Another problem emerged in 1881, when James Garfield was assassinated. Vice President Chester Arthur became president, but Congress was not in session. At the time, that meant there was no president pro tempore and no speaker of the House. No one was available to become president if Arthur should die. In 1885, the same thing happened when Grover Cleveland’s vice president, Thomas Hendricks, died while Congress was not in session. The 1792 act made for a precarious situation.

Problem Solved?

The Congress that met in 1886 understood all of these problems and wrote a new Presidential Succession Act, which President Cleveland signed into law that year. With lingering doubts about whether congressmen were actually “Officers,” and with the increased prominence of the office of secretary of state (six had been elected president), their path was clear. The 1886 act removed the speaker and president pro tem from the succession and added the Cabinet secretaries in order of their importance, as Congress saw it.

This fixed many of the problems of the 1792 act. There was no doubt the Cabinet members were “Officers.” They would almost always be of the president’s party. The offices would almost always be occupied. And there was no conflict of interest in an impeachment. This would remain the law of the land until 1947. The only question, then, is why it was ever changed.

The problem, as President Harry Truman saw it, was a lack of democratic legitimacy. Truman, who had succeeded to the presidency upon Franklin Roosevelt’s death in 1945, believed it was a problem for the next in line to be the secretary of state, Edward Stettinius.

Truman suspected Stettinius was somewhat unqualified, for he had been a successful businessman before joining the FDR administration to assist the war effort, but he was politically inexperienced. Beyond that though, the idea that Stettinius had been appointed to his current position rather than elected by the people bothered Truman. He might have been a capable secretary of state, but would he make for a capable president?

Truman asked Congress to change the law to put the congressional leaders back into the line of succession. They did so, placing the speaker and president pro tem as next in line after the vice president. As in 1792, there was a political element to the change: When Truman called for the revision in 1945, his fellow Democrats controlled both houses of Congress. When Congress actually agreed to change the law, the Republicans had taken both houses. The 1947 act placed Speaker Joseph W. Martin next in line to the presidency.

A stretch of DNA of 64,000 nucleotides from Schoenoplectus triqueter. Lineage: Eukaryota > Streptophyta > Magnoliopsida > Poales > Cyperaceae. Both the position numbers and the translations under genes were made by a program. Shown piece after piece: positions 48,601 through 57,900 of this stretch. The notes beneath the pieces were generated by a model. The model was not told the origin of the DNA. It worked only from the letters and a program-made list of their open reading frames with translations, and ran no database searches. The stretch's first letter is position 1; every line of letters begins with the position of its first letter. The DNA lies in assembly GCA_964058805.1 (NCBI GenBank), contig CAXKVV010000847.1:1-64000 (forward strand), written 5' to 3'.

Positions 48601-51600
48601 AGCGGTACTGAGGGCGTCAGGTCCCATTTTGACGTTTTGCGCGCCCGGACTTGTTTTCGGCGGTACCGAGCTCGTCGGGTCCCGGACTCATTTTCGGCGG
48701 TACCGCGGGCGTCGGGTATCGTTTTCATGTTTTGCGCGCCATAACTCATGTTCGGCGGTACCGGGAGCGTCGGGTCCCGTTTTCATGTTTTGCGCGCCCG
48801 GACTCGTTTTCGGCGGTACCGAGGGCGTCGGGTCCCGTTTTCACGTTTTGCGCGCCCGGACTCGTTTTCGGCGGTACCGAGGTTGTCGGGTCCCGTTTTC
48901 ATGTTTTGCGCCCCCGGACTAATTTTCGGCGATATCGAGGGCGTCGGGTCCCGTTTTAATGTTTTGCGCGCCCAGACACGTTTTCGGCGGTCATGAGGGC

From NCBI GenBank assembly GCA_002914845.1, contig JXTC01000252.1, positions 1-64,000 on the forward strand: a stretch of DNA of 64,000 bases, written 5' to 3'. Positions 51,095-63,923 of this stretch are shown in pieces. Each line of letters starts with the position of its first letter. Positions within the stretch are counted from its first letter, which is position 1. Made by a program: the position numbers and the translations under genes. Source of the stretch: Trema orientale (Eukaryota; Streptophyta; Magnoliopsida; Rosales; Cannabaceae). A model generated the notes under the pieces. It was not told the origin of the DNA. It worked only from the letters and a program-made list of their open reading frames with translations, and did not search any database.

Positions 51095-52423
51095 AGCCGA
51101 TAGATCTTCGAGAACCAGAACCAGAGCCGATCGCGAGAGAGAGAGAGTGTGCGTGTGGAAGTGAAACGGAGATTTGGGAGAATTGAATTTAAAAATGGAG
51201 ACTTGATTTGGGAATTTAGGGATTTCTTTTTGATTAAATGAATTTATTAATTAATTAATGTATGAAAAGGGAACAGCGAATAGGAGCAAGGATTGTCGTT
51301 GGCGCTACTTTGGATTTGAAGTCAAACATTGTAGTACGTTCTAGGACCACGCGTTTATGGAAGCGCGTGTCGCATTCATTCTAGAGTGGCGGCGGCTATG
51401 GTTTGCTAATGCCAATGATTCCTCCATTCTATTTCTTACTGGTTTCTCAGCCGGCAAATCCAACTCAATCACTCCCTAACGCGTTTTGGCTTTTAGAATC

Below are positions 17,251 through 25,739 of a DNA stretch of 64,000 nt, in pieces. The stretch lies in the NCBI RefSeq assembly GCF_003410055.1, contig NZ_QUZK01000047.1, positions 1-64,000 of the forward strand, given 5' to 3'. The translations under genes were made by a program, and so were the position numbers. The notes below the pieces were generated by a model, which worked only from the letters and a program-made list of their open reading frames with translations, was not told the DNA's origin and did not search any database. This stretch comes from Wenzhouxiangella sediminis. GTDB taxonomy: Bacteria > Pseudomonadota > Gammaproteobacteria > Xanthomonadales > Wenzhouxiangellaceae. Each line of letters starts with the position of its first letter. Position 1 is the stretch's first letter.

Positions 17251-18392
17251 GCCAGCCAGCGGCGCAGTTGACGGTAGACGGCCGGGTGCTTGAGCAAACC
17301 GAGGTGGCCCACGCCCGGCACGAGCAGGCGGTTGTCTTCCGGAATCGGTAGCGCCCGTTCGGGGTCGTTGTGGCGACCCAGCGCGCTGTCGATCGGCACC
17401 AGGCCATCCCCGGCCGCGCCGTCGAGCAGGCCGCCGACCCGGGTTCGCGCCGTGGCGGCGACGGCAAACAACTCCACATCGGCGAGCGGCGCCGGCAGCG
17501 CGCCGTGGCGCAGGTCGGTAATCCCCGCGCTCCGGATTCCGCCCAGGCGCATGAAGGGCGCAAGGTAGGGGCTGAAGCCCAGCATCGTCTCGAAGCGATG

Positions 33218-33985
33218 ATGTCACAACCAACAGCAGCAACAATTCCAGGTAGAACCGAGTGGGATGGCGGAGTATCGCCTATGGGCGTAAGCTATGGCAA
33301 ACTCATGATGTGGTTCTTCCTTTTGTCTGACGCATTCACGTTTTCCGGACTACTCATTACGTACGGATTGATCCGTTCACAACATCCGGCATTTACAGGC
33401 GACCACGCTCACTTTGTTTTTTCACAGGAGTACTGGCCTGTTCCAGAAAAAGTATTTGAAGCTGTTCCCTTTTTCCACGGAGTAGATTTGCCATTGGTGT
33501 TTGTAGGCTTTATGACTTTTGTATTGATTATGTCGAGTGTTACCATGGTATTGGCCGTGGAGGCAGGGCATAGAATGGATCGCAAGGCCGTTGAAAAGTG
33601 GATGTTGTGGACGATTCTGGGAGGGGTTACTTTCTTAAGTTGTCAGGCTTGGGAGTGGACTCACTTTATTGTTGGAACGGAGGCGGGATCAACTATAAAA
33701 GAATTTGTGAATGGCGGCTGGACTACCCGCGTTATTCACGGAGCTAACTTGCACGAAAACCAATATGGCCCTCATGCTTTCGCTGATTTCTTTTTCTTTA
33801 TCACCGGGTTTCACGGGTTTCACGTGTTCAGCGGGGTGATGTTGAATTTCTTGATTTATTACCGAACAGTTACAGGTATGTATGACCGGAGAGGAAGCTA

Change It Back

The changes in 1947 reopened the old constitutional question the 1886 act had solved. The speaker of the House may be elected by a small fraction of the American people, but the fact remains that Constitution experts — including James Madison — have long maintained that adding the speaker to the succession violates the requirement that succession pass to an “Officer” of the United States. The same applies to the president pro tempore of the Senate, which these days has an added problem of being merely an honorary office given to the longest-serving member of the majority party.

All the prudential concerns erased by the 1886 act were also revived in the 1947 act. Now two of the people who might benefit from a president’s impeachment are part of the process again. There is also the political problem that comes with divided government: Congress may be more willing to impeach a president or vice president when the result would be a member of a different party moving closer to the top spot. Moreover, the two congressional jobs are at least partly assigned by long service in those bodies. That is why our current speaker and president pro tem are 79 and 86 years old, respectively. Secretary of State Mike Pompeo is 55, a more typical age for a president.

Congress is unlikely to change the law now, in the midst of an impeachment battle and with a Democrat second in line, but they should consider doing so before too long. The provisions of the various succession acts have never been triggered in the 227 years since the first one was written, but should they ever be called into action, it is essential that we have clarity about who the president will be.

The passage of the 25th Amendment in 1967 meant that vice presidential vacancies could now be filled, making the possibility of a double vacancy more remote. But that does not mean we should never expect it to happen. By putting constitutionally ineligible officers into the presidential succession, the Congress in 1947 guaranteed a court fight should a double vacancy ever occur. Restoring the Cabinet to the presidential succession is the best move politically, constitutionally, and prudentially — and it would put an end to schemes like those emanating from the resistance fever swamps today.

Kyle Sammin is a lawyer from Pennsylvania, a senior contributor to The Federalist, and the co-host of the Conservative Minds podcast. Read some of his other writing at his website, or follow him on Twitter at @KyleSammin.